Store openings took a nose dive by 84 per cent year-on-year in the second quarter this year, as economic uncertainty due to Brexit drained appetite for bricks-and-mortar space.
According to the Local Data Company (LDC), the slowdown was led to a net loss of 207 shops in the quarter, compared to an increase of 1284 shops in the previous quarter.
LDC’s Retail and Leisure Trends Report said the figures of the first two quarters marked the biggest drop between consecutive quarters in five years.
The report added that just under 3000 stores opened across the UK in the second quarter this year, but this is well below the 2012 quarterly average of 4006.
However, while the vacancy rate at the end of the quarter rose to 12.2 per cent, it was still below the 2012 peak of 14.6 per cent.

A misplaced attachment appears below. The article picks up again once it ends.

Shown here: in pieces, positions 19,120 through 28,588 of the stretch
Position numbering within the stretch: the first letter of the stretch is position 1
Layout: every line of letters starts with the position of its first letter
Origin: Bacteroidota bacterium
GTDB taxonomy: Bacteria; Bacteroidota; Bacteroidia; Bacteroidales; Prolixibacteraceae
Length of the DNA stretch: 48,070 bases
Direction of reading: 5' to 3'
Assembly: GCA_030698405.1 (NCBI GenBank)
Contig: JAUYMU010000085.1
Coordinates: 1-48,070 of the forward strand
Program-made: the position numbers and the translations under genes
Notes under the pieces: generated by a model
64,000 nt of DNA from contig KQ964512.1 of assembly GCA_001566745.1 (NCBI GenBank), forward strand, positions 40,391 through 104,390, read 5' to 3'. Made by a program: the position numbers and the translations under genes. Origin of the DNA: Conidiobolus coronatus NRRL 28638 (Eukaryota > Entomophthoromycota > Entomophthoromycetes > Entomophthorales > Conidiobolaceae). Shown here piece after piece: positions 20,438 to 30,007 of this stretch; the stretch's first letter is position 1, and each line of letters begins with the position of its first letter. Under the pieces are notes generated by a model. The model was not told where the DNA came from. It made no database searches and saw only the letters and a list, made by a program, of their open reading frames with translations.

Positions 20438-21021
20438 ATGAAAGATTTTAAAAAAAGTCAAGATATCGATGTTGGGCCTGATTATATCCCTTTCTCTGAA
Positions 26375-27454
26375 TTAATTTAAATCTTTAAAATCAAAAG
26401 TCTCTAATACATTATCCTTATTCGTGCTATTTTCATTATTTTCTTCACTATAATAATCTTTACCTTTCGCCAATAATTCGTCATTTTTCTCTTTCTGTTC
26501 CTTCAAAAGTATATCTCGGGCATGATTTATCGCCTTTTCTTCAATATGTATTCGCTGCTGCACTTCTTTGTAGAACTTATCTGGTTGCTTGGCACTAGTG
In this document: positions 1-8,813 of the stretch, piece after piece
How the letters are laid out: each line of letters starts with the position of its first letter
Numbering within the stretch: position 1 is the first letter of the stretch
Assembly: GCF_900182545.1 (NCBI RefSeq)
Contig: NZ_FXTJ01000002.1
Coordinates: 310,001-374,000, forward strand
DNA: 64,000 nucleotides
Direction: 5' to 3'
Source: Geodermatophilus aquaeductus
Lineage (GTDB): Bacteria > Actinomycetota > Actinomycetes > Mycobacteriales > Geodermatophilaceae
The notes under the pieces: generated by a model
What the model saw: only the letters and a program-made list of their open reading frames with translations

LDC director Matthew Hopkinson said Brexit’s impact was “clear”.
He said that the quarter’s net loss of stores from UK high streets was “a clear indicator of the uncertainty that permeates across all aspects of the UK economy”.
“Not only has the trend turned negative with more closures than openings, but the volume of activity has also dropped by 25 per cent,” he added.
“Whilst the numbers are currently relatively small to the total number of shops, the vacancy rate in Q2 started to rise and is likely to continue to do so if the current uncertainty continues.”
Hopkinson added: “The role of physical retailing continues to evolve and the place that a shop has in the overall buying cycle varies from brand to brand and sector to sector.
“Stores continue to perform a vital role in the purchase cycle and consumer journey, but the key questions remain around how many shops you need, what kind of format and in which locations.
“With rising costs everywhere for retailers, margins are being squeezed and therefore understanding these micro to macro location trends is fundamental for retailer success.”